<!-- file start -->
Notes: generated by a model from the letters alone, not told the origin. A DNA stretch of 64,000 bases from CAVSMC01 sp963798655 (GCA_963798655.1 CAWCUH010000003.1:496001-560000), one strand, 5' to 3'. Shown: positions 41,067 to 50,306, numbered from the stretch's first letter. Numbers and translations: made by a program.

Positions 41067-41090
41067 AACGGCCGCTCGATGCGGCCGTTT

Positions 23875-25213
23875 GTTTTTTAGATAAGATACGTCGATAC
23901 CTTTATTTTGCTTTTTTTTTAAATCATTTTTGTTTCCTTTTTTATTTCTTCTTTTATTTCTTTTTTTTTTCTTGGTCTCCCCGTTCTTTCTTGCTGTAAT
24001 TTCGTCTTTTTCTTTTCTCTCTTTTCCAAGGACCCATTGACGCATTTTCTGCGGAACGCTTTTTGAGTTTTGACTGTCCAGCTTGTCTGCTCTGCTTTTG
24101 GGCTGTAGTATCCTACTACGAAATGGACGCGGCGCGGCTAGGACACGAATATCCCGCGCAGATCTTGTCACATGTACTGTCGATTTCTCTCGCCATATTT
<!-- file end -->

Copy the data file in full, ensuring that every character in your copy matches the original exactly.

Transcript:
Notes: generated by a model from the letters alone, not told the origin. A DNA stretch of 64,000 bases from CAVSMC01 sp963798655 (GCA_963798655.1 CAWCUH010000003.1:496001-560000), one strand, 5' to 3'. Shown: positions 41,067 to 50,306, numbered from the stretch's first letter. Numbers and translations: made by a program.

Positions 41067-41090
41067 AACGGCCGCTCGATGCGGCCGTTT

Positions 23875-25213
23875 GTTTTTTAGATAAGATACGTCGATAC
23901 CTTTATTTTGCTTTTTTTTTAAATCATTTTTGTTTCCTTTTTTATTTCTTCTTTTATTTCTTTTTTTTTTCTTGGTCTCCCCGTTCTTTCTTGCTGTAAT
24001 TTCGTCTTTTTCTTTTCTCTCTTTTCCAAGGACCCATTGACGCATTTTCTGCGGAACGCTTTTTGAGTTTTGACTGTCCAGCTTGTCTGCTCTGCTTTTG
24101 GGCTGTAGTATCCTACTACGAAATGGACGCGGCGCGGCTAGGACACGAATATCCCGCGCAGATCTTGTCACATGTACTGTCGATTTCTCTCGCCATATTT